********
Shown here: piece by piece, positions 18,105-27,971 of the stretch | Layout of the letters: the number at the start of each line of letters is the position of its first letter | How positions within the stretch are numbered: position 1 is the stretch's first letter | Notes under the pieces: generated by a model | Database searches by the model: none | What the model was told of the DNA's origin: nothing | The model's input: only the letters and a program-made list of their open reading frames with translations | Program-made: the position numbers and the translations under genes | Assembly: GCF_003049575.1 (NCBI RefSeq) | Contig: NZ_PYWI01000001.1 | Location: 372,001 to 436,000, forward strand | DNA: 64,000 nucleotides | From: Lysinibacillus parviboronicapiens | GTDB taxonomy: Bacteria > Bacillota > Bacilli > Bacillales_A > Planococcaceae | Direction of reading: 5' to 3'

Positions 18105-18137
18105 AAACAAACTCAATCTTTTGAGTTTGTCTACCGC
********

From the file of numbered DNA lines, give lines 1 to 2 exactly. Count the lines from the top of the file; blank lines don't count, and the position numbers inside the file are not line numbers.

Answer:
Shown here: piece by piece, positions 18,105-27,971 of the stretch | Layout of the letters: the number at the start of each line of letters is the position of its first letter | How positions within the stretch are numbered: position 1 is the stretch's first letter | Notes under the pieces: generated by a model | Database searches by the model: none | What the model was told of the DNA's origin: nothing | The model's input: only the letters and a program-made list of their open reading frames with translations | Program-made: the position numbers and the translations under genes | Assembly: GCF_003049575.1 (NCBI RefSeq) | Contig: NZ_PYWI01000001.1 | Location: 372,001 to 436,000, forward strand | DNA: 64,000 nucleotides | From: Lysinibacillus parviboronicapiens | GTDB taxonomy: Bacteria > Bacillota > Bacilli > Bacillales_A > Planococcaceae | Direction of reading: 5' to 3'

Positions 18105-18137